reserves on Earth, according to new Cassini data. The
    hydrocarbons rain from the sky, collecting in vast deposits
    that form lakes and dunes.

    More at:


  • ljk March 20, 2008, 15:33


    PASADENA, Calif. – NASA’s Cassini spacecraft has discovered evidence
    that points to the existence of an underground ocean of water and
    ammonia on Saturn’s moon Titan. The findings made using radar
    measurements of Titan’s rotation will appear in the March 21 issue of
    the journal Science.

    “With its organic dunes, lakes, channels and mountains, Titan has one
    of the most varied, active and Earth-like surfaces in the solar
    system,” said Ralph Lorenz, lead author of the paper and Cassini
    radar scientist at the Johns Hopkins Applied Physics Laboratory in
    Laurel, Md., “Now we see changes in the way Titan rotates, giving us
    a window into Titan’s interior beneath the surface.”

    Members of the mission’s science team used Cassini’s Synthetic
    Aperture Radar to collect imaging data during 19 separate passes over
    Titan between October 2005 and May 2007. The radar can see through
    Titan’s dense, methane-rich atmospheric haze, detailing
    never-before-seen surface features and establishing their locations
    on the moon’s surface.

    Using data from the radar’s early observations, the scientists and
    radar engineers established the locations of 50 unique landmarks on
    Titan’s surface. They then searched for these same lakes, canyons and
    mountains in the reams of data returned by Cassini in its later
    flybys of Titan. They found prominent surface features had shifted
    from their expected positions by up to 19 miles. A systematic
    displacement of surface features would be difficult to explain unless
    the moon’s icy crust was decoupled from its core by an internal
    ocean, making it easier for the crust to move.

    “We believe that about 62 miles beneath the ice and organic-rich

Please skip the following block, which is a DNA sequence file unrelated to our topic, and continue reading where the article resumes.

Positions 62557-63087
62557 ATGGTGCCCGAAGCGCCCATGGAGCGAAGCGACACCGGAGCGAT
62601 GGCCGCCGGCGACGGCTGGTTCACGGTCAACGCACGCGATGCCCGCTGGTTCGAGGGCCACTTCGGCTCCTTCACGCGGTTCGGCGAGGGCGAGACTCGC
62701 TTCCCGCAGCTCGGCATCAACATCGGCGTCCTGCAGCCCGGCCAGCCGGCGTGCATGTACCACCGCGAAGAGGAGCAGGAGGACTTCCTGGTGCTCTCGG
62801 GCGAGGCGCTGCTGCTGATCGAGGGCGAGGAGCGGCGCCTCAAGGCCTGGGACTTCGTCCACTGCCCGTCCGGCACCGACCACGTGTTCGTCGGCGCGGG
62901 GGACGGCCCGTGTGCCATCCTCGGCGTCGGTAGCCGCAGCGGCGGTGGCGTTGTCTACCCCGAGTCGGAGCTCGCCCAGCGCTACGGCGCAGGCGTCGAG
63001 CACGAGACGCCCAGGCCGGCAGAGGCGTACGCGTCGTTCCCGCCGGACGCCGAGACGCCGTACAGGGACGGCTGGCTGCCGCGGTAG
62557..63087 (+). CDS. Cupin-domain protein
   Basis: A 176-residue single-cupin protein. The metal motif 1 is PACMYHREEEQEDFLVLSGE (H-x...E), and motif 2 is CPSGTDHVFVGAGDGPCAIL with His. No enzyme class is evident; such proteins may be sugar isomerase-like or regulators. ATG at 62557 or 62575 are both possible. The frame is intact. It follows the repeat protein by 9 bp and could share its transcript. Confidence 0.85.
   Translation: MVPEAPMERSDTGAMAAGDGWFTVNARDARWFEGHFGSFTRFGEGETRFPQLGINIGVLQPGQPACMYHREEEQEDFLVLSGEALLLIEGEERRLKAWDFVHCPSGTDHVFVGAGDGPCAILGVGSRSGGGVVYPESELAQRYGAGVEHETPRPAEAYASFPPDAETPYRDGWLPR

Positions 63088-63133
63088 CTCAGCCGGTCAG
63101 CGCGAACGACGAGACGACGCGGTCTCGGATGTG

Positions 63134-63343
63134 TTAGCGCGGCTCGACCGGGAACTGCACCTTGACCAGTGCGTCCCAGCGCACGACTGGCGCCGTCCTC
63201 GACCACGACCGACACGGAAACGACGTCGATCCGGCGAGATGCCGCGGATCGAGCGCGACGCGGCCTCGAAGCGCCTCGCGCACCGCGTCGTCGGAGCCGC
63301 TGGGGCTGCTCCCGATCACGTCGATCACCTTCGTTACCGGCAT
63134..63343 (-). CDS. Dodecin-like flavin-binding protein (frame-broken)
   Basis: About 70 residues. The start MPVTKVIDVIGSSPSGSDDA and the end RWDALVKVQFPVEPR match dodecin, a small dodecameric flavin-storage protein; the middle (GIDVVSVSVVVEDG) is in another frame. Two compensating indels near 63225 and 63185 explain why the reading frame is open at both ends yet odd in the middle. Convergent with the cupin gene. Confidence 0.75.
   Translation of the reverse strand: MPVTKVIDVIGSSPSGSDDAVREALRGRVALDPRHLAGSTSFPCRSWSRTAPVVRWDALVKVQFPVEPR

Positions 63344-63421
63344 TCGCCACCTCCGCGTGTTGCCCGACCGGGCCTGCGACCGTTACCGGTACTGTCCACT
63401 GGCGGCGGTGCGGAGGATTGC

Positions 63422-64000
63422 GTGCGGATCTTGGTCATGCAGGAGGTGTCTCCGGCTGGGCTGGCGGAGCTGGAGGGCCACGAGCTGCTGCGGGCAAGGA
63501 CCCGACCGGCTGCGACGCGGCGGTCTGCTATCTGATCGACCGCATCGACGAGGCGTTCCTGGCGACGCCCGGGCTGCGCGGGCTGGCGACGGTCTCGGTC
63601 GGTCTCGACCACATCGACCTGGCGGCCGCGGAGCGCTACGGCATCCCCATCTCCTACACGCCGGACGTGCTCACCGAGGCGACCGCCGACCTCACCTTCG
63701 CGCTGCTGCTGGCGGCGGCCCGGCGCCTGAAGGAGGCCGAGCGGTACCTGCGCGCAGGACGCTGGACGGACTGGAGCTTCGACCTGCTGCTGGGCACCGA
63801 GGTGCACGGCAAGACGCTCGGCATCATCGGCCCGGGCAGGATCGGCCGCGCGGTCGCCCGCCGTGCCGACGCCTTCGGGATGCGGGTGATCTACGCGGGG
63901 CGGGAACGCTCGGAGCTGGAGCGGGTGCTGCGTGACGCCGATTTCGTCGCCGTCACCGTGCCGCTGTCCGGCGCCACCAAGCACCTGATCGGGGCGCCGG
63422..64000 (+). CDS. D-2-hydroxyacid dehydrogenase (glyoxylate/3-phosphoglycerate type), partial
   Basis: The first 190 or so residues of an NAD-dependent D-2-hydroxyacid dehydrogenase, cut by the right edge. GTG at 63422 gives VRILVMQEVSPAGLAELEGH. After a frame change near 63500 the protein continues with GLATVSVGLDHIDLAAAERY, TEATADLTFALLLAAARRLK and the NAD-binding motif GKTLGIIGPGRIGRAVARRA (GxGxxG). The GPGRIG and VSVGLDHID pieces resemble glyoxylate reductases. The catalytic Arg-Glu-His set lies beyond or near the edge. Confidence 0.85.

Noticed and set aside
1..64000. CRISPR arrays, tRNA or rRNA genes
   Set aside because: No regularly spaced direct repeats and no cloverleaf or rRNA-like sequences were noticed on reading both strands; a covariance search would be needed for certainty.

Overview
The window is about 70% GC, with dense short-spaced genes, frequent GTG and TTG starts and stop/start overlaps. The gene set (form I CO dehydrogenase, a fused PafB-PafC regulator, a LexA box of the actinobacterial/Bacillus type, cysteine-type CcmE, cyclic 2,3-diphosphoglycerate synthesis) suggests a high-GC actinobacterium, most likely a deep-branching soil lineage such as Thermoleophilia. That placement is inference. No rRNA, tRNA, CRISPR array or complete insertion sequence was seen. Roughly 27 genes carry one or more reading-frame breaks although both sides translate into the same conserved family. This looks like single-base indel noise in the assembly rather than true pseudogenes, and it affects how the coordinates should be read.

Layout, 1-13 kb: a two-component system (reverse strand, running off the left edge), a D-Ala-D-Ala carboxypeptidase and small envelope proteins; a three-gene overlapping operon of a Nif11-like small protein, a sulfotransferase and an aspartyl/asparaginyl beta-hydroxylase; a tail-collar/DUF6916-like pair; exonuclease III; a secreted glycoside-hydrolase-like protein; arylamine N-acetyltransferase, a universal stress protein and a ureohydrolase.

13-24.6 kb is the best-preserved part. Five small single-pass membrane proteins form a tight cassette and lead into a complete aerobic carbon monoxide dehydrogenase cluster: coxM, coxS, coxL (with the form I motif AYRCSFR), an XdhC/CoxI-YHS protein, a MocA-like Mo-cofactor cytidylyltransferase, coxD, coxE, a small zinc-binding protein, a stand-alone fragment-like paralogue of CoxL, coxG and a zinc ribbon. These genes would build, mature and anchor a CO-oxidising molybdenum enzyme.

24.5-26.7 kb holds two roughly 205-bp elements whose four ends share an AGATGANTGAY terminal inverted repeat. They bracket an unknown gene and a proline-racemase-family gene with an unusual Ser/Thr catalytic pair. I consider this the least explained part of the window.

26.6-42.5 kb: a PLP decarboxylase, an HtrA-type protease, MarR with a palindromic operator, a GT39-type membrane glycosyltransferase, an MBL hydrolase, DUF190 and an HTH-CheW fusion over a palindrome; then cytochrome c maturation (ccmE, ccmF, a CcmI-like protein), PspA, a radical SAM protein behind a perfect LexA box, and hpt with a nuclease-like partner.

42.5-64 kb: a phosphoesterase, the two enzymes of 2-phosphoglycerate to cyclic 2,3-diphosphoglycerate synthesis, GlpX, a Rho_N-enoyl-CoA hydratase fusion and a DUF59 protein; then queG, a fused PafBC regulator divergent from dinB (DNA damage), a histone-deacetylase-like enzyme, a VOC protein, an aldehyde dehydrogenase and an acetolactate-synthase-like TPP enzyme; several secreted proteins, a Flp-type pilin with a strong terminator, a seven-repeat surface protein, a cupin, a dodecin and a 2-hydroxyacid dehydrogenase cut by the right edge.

surface is an internal ocean of liquid water mixed with ammonia,”
    said Bryan Stiles of NASA’s Jet Propulsion Laboratory (JPL) in,
    Pasadena, Calif. Stiles also is a contributing author to the paper.

    The study of Titan is a major goal of the Cassini-Huygens mission
    because it may preserve, in deep-freeze, many of the chemical
    compounds that preceded life on Earth. Titan is the only moon in the
    solar system that possesses a dense atmosphere. The moon’s atmosphere
    is 1.5 times denser than Earth’s. Titan is the largest of Saturn’s
    moons, bigger than the planet Mercury.

    “The combination of an organic-rich environment and liquid water is
    very appealing to astrobiologists,” Lorenz said. “Further study of
    Titan’s rotation will let us understand the watery interior better,
    and because the spin of the crust and the winds in the atmosphere are
    linked, we might see seasonal variation in the spin in the next few

    Cassini scientists will not have long to wait before another go at
    Titan. On March 25, just prior to its closest approach at an altitude
    of 620 miles, Cassini will employ its Ion and Neutral Mass
    Spectrometer to examine Titan’s upper atmosphere. Immediately after
    closest approach, the spacecraft’s Visual and Infrared Mapping
    Spectrometer will capture high-resolution images of Titan’s southeast

    The Cassini-Huygens mission is a cooperative project of NASA, the
    European Space Agency and the Italian Space Agency. The mission is
    managed by JPL, a division of the California Institute of Technology
    in Pasadena. The Cassini orbiter also was designed, developed and
    assembled at JPL.

    For information about Cassini visit: http://www.nasa.gov/cassini/